• text - Which corresponds to text nodes.

So, imagine that we want to produce the following output:

  <div class="foo">
      Hello world!

The corresponding IDOM function will be:

import ID from 'incremental-dom'

function renderHello() {
  ID.elementOpen('div', null, ['class', 'foo'], null);
  ID.text('Hello world!');

It should be clarified that elementOpen receives three extra parameters besides the tag's name. It also accepts the key that will identify the element (we will come back to this later), an array of dynamic properties, and another one of static properties (i.e. the ones that are not intended to be changed). Both arrays consists of property-value pairs.

Finally, IDOM provides a patch function that will walk our current DOM, diff it against the DOM we want to insert, and finally modify just those elements that need to be modified.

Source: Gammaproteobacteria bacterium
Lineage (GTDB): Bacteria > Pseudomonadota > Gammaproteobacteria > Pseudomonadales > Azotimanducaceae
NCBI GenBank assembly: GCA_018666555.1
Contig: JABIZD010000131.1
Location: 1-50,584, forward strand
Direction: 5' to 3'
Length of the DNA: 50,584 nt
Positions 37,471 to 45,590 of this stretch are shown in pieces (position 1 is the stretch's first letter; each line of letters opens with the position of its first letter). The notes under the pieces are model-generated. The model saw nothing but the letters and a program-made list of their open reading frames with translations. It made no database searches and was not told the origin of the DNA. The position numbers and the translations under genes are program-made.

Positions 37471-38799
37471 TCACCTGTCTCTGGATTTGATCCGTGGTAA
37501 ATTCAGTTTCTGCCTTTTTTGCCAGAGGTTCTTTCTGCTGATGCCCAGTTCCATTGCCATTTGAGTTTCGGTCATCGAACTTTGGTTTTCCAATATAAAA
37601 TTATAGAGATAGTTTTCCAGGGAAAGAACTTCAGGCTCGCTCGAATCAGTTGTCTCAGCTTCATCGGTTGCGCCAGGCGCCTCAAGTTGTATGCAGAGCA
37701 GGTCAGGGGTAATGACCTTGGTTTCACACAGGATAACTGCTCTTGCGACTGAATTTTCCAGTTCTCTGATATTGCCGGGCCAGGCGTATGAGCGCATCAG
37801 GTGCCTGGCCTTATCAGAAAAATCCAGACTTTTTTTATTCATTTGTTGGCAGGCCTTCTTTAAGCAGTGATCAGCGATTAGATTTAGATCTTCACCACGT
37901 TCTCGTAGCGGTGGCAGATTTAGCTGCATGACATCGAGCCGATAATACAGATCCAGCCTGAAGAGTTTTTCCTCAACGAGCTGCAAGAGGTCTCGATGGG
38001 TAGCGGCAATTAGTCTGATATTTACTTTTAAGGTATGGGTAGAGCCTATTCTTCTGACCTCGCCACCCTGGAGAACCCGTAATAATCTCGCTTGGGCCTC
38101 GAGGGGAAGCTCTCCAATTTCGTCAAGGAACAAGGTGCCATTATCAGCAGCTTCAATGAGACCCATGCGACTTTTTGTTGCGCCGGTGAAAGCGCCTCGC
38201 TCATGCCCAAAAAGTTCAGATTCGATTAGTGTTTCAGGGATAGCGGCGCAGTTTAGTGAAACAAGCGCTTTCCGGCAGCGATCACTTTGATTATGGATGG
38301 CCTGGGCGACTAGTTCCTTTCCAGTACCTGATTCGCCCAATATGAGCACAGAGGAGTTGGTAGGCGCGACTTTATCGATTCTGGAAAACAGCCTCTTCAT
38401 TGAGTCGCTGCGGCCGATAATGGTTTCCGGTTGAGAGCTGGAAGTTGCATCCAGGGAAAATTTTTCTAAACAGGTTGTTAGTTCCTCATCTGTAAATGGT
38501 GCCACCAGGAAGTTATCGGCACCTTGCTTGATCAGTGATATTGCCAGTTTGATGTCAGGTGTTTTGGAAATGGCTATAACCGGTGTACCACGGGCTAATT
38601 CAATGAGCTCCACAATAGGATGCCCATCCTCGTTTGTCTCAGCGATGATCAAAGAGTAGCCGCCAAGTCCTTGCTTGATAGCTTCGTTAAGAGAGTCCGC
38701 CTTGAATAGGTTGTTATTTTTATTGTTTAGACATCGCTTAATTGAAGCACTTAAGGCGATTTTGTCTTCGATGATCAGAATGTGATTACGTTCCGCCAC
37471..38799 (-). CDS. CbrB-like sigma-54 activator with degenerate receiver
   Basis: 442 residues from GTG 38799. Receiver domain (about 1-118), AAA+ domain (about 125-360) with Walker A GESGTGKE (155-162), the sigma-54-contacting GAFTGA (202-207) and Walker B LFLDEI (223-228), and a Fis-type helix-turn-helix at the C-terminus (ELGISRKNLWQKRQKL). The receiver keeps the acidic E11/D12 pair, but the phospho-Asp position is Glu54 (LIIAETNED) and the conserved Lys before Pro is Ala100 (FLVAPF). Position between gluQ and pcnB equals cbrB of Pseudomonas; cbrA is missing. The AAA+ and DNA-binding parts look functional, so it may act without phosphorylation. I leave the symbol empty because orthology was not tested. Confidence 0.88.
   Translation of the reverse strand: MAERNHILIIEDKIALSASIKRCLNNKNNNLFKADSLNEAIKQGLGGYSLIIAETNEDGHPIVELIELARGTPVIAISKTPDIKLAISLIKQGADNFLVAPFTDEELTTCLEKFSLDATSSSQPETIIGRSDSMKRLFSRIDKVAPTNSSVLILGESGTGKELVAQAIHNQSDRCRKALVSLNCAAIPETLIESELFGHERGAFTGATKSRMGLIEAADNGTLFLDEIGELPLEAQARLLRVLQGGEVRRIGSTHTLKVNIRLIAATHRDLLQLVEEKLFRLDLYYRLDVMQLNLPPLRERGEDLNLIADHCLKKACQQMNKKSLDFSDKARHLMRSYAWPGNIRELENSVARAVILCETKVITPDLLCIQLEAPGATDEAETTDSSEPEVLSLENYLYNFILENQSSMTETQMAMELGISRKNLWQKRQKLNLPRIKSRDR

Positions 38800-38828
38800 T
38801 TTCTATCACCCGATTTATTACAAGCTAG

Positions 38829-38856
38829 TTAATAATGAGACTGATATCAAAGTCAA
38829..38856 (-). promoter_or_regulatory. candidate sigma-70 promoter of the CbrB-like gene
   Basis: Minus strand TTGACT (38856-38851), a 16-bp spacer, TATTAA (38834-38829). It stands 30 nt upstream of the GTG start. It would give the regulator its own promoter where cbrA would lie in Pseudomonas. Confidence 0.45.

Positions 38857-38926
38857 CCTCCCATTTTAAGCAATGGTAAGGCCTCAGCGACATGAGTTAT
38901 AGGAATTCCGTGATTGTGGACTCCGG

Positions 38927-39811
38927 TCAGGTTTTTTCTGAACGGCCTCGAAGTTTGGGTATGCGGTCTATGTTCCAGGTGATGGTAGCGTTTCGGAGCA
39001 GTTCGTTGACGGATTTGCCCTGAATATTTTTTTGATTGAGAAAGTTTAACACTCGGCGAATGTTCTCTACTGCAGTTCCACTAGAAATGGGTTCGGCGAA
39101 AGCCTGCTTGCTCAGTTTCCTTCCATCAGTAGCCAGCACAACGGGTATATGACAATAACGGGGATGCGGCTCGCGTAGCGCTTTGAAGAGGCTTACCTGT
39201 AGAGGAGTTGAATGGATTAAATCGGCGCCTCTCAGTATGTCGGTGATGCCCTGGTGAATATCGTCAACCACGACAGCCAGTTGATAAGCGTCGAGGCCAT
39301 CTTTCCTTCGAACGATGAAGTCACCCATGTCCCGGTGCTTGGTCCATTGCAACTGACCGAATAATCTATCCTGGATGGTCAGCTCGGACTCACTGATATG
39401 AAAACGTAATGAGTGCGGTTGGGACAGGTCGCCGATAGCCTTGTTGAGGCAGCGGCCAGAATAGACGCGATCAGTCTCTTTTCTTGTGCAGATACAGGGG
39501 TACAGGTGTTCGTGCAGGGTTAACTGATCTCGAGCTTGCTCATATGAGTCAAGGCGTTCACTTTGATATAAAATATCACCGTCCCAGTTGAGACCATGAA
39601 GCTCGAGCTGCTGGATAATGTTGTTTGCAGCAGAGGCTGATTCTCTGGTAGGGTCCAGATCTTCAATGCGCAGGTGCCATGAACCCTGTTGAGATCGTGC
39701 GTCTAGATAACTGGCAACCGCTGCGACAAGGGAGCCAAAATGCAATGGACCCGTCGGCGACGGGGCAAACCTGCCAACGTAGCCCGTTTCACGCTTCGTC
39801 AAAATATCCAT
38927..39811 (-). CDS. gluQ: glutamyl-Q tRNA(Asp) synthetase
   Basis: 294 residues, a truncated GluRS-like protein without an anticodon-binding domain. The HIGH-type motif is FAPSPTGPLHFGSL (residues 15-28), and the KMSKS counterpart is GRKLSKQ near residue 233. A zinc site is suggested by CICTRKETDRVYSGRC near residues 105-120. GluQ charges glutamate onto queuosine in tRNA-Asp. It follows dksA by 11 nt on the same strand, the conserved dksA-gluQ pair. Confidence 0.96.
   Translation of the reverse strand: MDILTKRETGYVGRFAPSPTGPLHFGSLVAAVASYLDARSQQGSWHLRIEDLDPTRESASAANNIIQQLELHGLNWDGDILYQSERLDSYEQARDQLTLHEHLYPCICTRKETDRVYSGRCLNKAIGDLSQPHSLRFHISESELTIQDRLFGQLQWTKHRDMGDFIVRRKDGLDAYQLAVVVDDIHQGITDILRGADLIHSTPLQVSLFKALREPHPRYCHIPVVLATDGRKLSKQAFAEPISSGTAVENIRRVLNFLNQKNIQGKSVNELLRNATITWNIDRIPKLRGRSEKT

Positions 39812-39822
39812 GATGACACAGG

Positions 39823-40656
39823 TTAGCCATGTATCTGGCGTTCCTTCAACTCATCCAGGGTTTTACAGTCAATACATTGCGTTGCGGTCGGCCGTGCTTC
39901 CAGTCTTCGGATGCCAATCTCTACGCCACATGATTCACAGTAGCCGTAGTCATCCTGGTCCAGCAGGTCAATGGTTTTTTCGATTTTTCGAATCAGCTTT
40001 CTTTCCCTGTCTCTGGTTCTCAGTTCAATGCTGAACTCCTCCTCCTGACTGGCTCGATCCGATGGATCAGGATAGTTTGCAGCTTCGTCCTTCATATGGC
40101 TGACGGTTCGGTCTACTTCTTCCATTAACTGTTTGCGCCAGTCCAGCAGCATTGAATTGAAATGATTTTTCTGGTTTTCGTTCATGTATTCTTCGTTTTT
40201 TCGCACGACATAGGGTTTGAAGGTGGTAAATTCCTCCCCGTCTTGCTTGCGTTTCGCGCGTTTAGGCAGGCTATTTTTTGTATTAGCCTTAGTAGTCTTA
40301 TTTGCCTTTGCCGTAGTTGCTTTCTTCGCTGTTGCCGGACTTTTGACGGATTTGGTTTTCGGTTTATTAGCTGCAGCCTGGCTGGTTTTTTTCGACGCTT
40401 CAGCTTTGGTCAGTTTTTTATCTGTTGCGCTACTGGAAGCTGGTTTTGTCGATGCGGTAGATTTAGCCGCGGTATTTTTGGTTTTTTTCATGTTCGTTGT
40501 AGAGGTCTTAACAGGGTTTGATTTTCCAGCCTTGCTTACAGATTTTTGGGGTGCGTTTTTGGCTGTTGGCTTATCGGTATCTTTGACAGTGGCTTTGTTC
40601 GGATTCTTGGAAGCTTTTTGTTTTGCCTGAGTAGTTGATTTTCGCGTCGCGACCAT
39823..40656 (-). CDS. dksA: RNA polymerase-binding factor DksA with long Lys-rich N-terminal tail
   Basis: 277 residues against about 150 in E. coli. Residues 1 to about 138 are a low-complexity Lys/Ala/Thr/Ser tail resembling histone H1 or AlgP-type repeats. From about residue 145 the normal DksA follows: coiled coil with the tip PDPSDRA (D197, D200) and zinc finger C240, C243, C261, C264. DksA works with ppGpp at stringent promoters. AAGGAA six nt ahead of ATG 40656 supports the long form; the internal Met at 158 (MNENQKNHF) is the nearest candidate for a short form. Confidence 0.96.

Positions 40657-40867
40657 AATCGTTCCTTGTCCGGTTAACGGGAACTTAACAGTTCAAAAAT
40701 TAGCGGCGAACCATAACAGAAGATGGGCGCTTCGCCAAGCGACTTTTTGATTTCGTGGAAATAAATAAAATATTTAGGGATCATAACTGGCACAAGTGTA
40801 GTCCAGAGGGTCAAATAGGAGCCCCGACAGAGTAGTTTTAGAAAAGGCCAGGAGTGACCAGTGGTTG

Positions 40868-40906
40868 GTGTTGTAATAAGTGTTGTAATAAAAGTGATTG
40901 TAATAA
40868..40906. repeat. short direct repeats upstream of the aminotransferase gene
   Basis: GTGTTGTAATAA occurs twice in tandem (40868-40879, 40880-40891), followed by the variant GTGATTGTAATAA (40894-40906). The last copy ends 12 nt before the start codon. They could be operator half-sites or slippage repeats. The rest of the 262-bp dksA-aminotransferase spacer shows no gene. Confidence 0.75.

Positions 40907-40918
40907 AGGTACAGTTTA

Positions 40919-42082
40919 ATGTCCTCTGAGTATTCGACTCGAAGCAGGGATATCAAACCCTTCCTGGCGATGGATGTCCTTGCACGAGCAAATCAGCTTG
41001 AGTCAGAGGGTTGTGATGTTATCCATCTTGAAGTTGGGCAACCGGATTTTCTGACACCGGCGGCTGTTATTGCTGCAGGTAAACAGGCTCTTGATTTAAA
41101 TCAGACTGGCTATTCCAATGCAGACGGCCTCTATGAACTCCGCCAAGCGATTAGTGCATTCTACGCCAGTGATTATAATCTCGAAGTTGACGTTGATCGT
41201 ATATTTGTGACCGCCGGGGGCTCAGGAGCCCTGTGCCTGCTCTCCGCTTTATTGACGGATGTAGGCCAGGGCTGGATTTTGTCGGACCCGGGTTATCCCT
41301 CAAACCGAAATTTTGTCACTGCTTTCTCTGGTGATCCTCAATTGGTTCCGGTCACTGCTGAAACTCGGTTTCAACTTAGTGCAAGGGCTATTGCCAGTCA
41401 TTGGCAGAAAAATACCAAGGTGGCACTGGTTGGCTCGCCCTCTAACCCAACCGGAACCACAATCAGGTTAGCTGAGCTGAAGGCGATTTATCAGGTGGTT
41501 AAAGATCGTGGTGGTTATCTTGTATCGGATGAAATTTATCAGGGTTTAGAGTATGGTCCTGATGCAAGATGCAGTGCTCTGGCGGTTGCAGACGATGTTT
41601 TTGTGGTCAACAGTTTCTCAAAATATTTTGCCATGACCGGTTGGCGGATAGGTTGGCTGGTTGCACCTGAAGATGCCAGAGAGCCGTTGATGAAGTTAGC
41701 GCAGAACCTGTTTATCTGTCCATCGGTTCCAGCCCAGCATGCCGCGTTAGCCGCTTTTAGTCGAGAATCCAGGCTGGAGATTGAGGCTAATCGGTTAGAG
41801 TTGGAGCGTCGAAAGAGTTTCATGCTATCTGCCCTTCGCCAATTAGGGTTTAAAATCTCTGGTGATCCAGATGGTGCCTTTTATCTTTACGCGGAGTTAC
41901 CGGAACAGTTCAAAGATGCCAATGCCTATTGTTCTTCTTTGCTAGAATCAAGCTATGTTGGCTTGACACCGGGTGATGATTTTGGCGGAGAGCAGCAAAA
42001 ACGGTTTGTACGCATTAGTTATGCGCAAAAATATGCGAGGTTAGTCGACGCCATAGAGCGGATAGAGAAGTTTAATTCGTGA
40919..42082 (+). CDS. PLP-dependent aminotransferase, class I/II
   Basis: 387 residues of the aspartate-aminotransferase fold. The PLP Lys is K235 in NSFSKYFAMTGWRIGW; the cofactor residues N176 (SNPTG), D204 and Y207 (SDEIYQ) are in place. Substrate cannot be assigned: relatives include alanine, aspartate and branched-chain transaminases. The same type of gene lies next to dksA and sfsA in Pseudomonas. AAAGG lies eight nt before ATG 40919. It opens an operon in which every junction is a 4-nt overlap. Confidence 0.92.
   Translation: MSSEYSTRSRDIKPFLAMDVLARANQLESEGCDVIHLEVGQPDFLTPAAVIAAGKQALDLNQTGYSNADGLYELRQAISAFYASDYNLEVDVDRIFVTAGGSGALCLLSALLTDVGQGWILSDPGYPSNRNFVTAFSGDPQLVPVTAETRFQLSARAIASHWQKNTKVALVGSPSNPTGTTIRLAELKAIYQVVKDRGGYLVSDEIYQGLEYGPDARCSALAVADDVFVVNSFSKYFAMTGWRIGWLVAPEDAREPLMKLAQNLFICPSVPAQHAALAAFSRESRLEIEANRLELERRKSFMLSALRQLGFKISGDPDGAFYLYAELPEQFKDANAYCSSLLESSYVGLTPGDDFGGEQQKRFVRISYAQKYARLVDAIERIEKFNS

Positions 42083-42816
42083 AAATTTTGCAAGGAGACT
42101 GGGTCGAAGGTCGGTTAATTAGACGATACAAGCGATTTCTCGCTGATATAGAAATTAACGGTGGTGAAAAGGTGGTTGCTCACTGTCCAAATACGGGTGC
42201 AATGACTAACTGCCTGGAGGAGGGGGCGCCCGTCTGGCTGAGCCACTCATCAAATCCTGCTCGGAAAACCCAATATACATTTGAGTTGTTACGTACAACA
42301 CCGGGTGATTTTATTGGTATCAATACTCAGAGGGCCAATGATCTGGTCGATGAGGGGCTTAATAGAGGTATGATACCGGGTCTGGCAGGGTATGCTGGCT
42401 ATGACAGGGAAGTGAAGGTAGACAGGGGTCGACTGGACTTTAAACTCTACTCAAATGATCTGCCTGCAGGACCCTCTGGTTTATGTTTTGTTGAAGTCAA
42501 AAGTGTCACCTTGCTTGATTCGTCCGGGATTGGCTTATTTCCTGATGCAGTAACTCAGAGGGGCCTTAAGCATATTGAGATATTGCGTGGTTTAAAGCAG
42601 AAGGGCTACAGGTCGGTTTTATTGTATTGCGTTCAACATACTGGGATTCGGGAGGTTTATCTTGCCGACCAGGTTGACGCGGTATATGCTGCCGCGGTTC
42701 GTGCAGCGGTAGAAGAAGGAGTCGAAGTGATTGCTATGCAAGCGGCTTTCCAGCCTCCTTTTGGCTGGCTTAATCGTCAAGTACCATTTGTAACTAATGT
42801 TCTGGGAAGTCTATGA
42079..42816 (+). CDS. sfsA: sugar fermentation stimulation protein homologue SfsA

So, if we want to render the previous "DOM declaration" into our app we need to do

patch(document.body, renderHello);

And that's it! All you need to know is that patch receives an extra parameter that will be passed as an argument of the render function, and you can say to all your coulleages that you know Incremental DOM.

That was a simple example, but the real power comes when we have a DOM structure that constantily needs to be changed. Lets build a real app to see how it works.

Making IDOM friendlier

The API that IDOM provides makes it really simple to target a custom template engine or any other more expressive API. Lets build something to write our components in a more declarative way.

"The API that IDOM provides makes it simple to target a custom template engine or any other more expressive API."

Taking a look at the HTML, we know that each element can contain text or other elements, so lets build a recursive function to allow that using JavaScript. The final result will be an API that allow us to write IDOM components like the following: